Information Sharing , Training & Security Leadership

The Influencers: Robert Carey

Chief Information Office, Department of the Navy
The Influencers: Robert Carey
The Influencers is a continuing series of profiles of the people who shape federal government information security and privacy policy.

Why He's an Influencer
Robert Carey co-chairs the Federal CIO Council's Committee on Information Security and Identity Management and is a leader in introducing Web 2.0 technologies to the federal government.

His Experience
Carey joined the Navy's Office of CIO in 2000, regularly being elevated from e-business team leader, to director of the Smart Card Office, to deputy CIO for policy and integration to CIO.

Previously, Carey served in a variety of engineering and program management leadership positions within the Navy's acquisition community in the undersea warfare domain.

A 1982 graduate of the University of South Caroline with a BS in engineering, Carey earned a master of engineering management degree from George Washington University in 1995.

As an active member of the Naval Reserve he holds the rank of commander in the Civil Engineer Corps Carey was recalled to duty for Operation Desert Storm and more recently as part of a Marine expeditionary force in Iraq's Al Anbar province.

What's Said About Him
"Carey was the first CIO to host a public blog, which he has used to reach out to the Navy Department community generally, but also the community generally on subjects ranging from information security to trust to privacy. But beyond that, Carey was also the first CIO to issue a policy enabling the Navy to use Web 2.0.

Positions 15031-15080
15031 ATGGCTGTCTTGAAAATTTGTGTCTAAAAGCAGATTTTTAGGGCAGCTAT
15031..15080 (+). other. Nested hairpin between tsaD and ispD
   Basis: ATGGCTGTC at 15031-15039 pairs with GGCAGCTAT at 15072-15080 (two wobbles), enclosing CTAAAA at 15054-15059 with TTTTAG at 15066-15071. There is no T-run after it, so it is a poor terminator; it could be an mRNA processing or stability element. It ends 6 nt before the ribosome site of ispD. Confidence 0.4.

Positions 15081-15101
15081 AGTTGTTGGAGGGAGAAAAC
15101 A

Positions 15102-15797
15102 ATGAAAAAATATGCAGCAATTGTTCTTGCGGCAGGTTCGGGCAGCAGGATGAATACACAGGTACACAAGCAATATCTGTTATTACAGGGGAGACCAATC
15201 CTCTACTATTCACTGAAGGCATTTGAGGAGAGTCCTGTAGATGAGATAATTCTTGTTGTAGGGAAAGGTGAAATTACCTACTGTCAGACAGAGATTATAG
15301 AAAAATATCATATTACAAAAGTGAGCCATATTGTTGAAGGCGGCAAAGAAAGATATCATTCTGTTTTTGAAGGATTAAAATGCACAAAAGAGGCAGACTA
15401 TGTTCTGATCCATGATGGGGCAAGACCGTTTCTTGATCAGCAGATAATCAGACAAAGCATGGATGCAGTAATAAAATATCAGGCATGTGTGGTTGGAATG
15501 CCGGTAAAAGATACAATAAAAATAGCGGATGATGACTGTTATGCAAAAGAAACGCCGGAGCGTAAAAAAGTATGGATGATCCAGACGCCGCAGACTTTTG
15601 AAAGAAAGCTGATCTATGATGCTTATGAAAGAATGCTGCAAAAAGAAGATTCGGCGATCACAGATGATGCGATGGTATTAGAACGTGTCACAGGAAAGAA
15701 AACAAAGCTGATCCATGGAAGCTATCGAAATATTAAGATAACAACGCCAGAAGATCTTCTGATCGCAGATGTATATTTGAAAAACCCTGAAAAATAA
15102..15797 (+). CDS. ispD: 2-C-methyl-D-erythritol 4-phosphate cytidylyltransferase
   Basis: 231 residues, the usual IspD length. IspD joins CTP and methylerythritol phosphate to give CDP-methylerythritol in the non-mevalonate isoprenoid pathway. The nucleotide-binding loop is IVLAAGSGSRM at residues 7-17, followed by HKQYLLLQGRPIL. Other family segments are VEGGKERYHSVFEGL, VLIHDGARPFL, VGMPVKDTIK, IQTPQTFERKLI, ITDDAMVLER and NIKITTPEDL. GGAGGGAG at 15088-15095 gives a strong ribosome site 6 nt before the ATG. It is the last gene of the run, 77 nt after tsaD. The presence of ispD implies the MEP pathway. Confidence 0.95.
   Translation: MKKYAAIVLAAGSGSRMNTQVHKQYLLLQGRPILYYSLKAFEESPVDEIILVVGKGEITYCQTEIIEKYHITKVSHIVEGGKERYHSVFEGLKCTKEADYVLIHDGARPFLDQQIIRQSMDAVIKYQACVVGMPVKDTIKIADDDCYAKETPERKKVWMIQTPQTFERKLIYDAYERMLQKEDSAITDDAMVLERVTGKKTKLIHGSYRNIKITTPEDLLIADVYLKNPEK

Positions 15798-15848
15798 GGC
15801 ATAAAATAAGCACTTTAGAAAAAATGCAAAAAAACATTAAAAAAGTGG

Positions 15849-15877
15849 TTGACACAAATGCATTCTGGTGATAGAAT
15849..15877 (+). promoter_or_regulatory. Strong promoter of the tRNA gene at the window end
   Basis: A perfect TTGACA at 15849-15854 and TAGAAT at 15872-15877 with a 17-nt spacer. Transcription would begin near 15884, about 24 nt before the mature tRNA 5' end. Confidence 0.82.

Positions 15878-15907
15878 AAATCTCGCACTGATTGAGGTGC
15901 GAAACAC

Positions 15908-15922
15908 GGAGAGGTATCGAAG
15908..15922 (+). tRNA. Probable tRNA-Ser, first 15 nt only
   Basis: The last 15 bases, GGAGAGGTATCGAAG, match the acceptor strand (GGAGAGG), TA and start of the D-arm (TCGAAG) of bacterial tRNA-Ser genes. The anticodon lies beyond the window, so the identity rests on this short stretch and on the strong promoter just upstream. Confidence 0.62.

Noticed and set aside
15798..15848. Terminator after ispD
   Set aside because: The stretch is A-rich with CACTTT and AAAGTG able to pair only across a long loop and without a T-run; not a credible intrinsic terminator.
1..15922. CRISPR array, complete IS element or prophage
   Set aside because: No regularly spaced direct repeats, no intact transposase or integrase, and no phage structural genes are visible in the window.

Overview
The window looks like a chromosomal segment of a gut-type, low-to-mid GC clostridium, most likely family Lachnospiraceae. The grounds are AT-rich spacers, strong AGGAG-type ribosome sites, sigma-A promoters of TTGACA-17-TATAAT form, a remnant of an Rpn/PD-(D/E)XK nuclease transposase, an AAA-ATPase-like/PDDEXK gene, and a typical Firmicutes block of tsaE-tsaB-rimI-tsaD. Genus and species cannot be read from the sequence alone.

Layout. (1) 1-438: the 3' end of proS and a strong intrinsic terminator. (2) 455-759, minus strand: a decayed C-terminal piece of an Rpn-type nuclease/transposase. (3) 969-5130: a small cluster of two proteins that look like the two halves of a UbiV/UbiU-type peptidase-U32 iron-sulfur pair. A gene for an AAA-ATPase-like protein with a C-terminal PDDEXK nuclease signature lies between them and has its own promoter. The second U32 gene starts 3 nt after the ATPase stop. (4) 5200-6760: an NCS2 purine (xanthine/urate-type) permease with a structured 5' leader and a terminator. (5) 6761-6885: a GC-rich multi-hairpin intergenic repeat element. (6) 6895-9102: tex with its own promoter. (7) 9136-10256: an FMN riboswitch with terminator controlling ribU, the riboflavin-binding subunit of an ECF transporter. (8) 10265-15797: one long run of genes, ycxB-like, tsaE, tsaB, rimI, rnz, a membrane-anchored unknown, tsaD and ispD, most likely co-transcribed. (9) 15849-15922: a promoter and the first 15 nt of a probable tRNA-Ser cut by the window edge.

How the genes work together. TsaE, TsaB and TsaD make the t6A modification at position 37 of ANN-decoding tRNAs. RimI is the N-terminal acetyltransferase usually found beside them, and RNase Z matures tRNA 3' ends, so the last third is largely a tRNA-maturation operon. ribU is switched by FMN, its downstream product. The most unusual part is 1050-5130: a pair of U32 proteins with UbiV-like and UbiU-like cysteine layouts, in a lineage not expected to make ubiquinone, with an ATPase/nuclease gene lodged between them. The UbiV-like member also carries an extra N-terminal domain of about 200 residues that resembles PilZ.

"The Navy Web 2.0 policy has been widely seen as a potential model for other agencies particularly because it focuses on enabling Web 2.0 rather then limiting it. And Carey's blog has inspired other CIOs and there are several CIO bloggers now." Chris Dorobek, co-anchor of The Daily Debrief, Federal News Radio

In His Own Words
"While we need to use PII (personal identifiable information) on a daily basis, we also need to ensure its security and integrity to protect our personnel. What this boils down to is a change in our culture that emphasizes the vital importance of PII. Because of the threat identity theft presents, it is as important as classified information and it must be treated that way. Accountability is key at all levels of the workforce to include leaders and managers.

"I know that the handling of confidential or secret information is accomplished under the auspices of security manuals and regulations. While similar documents exist for PII, we need to improve and strictly adhere to these processes.

"The mishandling of confidential or secret information is dealt with swiftly and surely. The same must be true for PII. If not handled properly, there will be consequences beyond a 'chat' with the boss. Compromises of information can and will be handled by commanding officers, as appropriate, and must not be shrugged off as the cost of doing business."

About the Author

Eric Chabrow

Eric Chabrow

Retired Executive Editor, GovInfoSecurity

Chabrow, who retired at the end of 2017, hosted and produced the semi-weekly podcast ISMG Security Report and oversaw ISMG's GovInfoSecurity and InfoRiskToday. He's a veteran multimedia journalist who has covered information technology, government and business.

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